Posts Tagged school drug testing
The Lake Zurich Community District 95 School Board has voted against the drug testing policy that was supposed to be implemented in the schools in their area. After a year of discussions and debates of those who are for and against the policy, the school board who voted last week finally sealed the fate of the proposal.
In last month’s survey, it was revealed that 1,912 residents or 76% of the respondents did not agree to the provisions of the policy which prompted the board to vote against it.
People like Dan Fewkes, who initially supported random drug testing policy but later became a strong anti-drug test advocate, were pleased with the board’s decision. He said that while there may be a very big problem on drug abuse especially among students, Fewkes believes that there are other ways to address the growing problem. “The school board and the administration have the ear of the community right now, as to what we are going to do about this; now is the time to do something,” Fewkes said.
The majority voted against the implementation of the random drug testing for varied reasons. Some said it was a clear violation of the student’s and their parent’s rights, while others said it was not fair as it will only target students who are into extra-curricular activities or those with parking spaces. Some also doubt the method of drug testing.
For board member Kathleen Wallis, what the board did was listen to the community upon voting, and this should be reason enough for the residents to cooperate with them in solving the problem at hand.
Resident Jim Cairo pledged that he will continue to support the board in coming up with more programs against drug abuse. “I don’t think this policy was the right thing, but I don’t think we should be against the administration for trying something. I think we have to find the right process–I think education is the best way to reach these kids,” he said.
Many school districts have implemented or at least proposed for a drug testing policy for students. The programs met different reactions for and against the policies. In the case of the Illinois Bluffs School District in Glasford, Illinois, teachers have been on strike for 8 days over a new board policy that called for random drug testing of teachers.
The union and the school board could not come to an agreement in as far as the new policy is concerned, and that the district is in the process of looking for temporary replacement teachers in the coming week, to cover those who are participating in the strike.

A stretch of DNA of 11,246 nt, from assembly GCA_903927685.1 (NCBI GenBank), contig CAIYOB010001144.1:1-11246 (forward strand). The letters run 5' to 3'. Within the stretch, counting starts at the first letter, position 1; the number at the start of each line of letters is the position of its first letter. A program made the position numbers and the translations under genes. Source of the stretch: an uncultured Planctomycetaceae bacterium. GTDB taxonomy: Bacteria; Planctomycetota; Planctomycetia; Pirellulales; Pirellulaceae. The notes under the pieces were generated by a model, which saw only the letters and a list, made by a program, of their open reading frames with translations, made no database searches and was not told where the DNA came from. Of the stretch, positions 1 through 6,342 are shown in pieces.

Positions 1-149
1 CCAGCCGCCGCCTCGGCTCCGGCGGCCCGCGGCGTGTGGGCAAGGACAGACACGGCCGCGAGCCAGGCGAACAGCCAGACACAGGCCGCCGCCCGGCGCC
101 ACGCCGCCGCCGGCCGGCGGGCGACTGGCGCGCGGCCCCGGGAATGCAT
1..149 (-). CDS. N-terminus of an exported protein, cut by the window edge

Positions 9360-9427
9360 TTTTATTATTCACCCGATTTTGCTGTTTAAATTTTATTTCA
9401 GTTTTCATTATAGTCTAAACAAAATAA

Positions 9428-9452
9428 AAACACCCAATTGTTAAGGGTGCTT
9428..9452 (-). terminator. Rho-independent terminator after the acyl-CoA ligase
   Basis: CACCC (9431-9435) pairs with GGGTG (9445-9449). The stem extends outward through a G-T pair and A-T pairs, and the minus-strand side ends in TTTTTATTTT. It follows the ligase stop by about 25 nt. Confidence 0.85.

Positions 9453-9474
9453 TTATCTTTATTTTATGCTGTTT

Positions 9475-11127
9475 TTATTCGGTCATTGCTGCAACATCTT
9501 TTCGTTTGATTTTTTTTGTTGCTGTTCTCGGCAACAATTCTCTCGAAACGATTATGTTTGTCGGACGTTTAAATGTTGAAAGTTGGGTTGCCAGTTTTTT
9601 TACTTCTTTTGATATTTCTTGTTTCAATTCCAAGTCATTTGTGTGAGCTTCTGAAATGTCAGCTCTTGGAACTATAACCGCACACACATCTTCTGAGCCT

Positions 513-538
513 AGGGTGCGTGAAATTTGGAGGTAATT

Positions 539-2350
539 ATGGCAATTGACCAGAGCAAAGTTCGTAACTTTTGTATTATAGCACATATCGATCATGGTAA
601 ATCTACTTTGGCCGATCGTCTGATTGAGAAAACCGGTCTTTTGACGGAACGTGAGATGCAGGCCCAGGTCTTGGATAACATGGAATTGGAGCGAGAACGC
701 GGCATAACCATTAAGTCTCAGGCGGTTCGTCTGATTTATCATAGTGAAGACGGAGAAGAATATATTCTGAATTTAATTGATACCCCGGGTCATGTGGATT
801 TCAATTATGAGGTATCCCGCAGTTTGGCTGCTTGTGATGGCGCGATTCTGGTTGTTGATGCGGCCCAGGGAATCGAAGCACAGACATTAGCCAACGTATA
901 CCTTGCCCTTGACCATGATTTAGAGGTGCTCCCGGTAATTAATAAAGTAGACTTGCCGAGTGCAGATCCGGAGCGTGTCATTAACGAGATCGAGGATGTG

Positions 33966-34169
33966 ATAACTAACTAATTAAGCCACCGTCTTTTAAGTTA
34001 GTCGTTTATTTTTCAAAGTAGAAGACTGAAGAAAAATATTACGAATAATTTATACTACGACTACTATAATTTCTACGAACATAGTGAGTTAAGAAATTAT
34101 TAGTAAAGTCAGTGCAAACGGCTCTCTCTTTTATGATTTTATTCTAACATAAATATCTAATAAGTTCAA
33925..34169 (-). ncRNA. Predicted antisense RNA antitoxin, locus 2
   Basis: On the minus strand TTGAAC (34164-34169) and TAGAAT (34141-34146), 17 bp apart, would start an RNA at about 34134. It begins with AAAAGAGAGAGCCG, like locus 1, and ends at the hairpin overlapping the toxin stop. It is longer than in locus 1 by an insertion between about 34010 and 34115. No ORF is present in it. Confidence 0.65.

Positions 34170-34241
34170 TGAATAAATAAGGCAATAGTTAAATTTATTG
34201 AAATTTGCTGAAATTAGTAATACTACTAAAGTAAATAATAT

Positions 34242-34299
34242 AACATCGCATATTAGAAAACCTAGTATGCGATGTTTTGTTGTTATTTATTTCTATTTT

The teachers’ union is saying that only the teachers whom the administration believes has probable cause for testing should undergo drug testing. A federal mediator is set to handle the case over the weekend.
A new study has shown that student drug testing programs do not necessarily put a stop or minimize drug and alcohol use among male students.
The study was done by examining 943 high school students with ages ranging from 14 to 19 years old. Reported results claim that drug testing programs do not serve as a deterrent as most male respondents said they did not stop nor lessen their use of alcohol and drugs despite the implementation of drug testing in their respective schools.
Dan Romer, one of the co-authors of the study relates the data they have gathered to the existence of drug testing programs for students. “This study sends a cautionary note to the estimated 20% or more of high schools that have joined the drug testing bandwagon. We find little evidence that this approach to minimizing teen drug use is having the deterrent effect its proponents claim.”
The proponents of the study suggest that schools should first improve on the climate and culture existing in their institution. This will have a greater impact among students and in the whole school community with regards to drugs and alcohol usage.
In schools where rules and regulations were clearly enforced, drug testing initiatives did produce positive results as female students refrained from getting into dangerous habits and male students were less likely to experiment with the substances.
“Schools should consider improving their climates before embarking on drug testing,” Romer explains. “Students in schools with good climates are far more likely to respond well to messages discouraging the use of drugs than students in schools with poor climates.”
Scott Guappone is a parent of three kids who all go to the McKinley Elementary School. In last Monday’s board meeting of Lisbon schools, he spoke to the people and clearly expressed that he is not in favor of school drug testing programs. “I think that it’d be more of a problem for the community than a solution,” he says.